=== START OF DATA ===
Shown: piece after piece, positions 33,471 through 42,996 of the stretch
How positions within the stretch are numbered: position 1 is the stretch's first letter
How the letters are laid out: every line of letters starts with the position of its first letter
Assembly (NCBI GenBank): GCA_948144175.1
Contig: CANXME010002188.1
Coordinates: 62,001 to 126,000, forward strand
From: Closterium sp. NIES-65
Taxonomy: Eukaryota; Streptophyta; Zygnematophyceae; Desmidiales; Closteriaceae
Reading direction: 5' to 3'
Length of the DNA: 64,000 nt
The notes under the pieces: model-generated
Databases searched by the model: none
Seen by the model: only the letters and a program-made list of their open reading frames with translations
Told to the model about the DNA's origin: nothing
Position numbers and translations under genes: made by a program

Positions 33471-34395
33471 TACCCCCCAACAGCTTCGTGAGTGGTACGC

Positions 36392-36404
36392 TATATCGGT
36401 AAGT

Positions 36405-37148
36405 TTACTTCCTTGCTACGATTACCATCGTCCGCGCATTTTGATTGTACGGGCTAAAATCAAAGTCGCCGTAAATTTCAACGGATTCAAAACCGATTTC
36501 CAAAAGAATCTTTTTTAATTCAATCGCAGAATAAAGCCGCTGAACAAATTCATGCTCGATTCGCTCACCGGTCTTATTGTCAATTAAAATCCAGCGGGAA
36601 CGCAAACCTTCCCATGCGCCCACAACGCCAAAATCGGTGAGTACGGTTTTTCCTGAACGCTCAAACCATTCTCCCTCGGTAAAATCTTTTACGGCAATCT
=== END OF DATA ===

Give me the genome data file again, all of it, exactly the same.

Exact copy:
Shown: piece after piece, positions 33,471 through 42,996 of the stretch
How positions within the stretch are numbered: position 1 is the stretch's first letter
How the letters are laid out: every line of letters starts with the position of its first letter
Assembly (NCBI GenBank): GCA_948144175.1
Contig: CANXME010002188.1
Coordinates: 62,001 to 126,000, forward strand
From: Closterium sp. NIES-65
Taxonomy: Eukaryota; Streptophyta; Zygnematophyceae; Desmidiales; Closteriaceae
Reading direction: 5' to 3'
Length of the DNA: 64,000 nt
The notes under the pieces: model-generated
Databases searched by the model: none
Seen by the model: only the letters and a program-made list of their open reading frames with translations
Told to the model about the DNA's origin: nothing
Position numbers and translations under genes: made by a program

Positions 33471-34395
33471 TACCCCCCAACAGCTTCGTGAGTGGTACGC

Positions 36392-36404
36392 TATATCGGT
36401 AAGT

Positions 36405-37148
36405 TTACTTCCTTGCTACGATTACCATCGTCCGCGCATTTTGATTGTACGGGCTAAAATCAAAGTCGCCGTAAATTTCAACGGATTCAAAACCGATTTC
36501 CAAAAGAATCTTTTTTAATTCAATCGCAGAATAAAGCCGCTGAACAAATTCATGCTCGATTCGCTCACCGGTCTTATTGTCAATTAAAATCCAGCGGGAA
36601 CGCAAACCTTCCCATGCGCCCACAACGCCAAAATCGGTGAGTACGGTTTTTCCTGAACGCTCAAACCATTCTCCCTCGGTAAAATCTTTTACGGCAATCT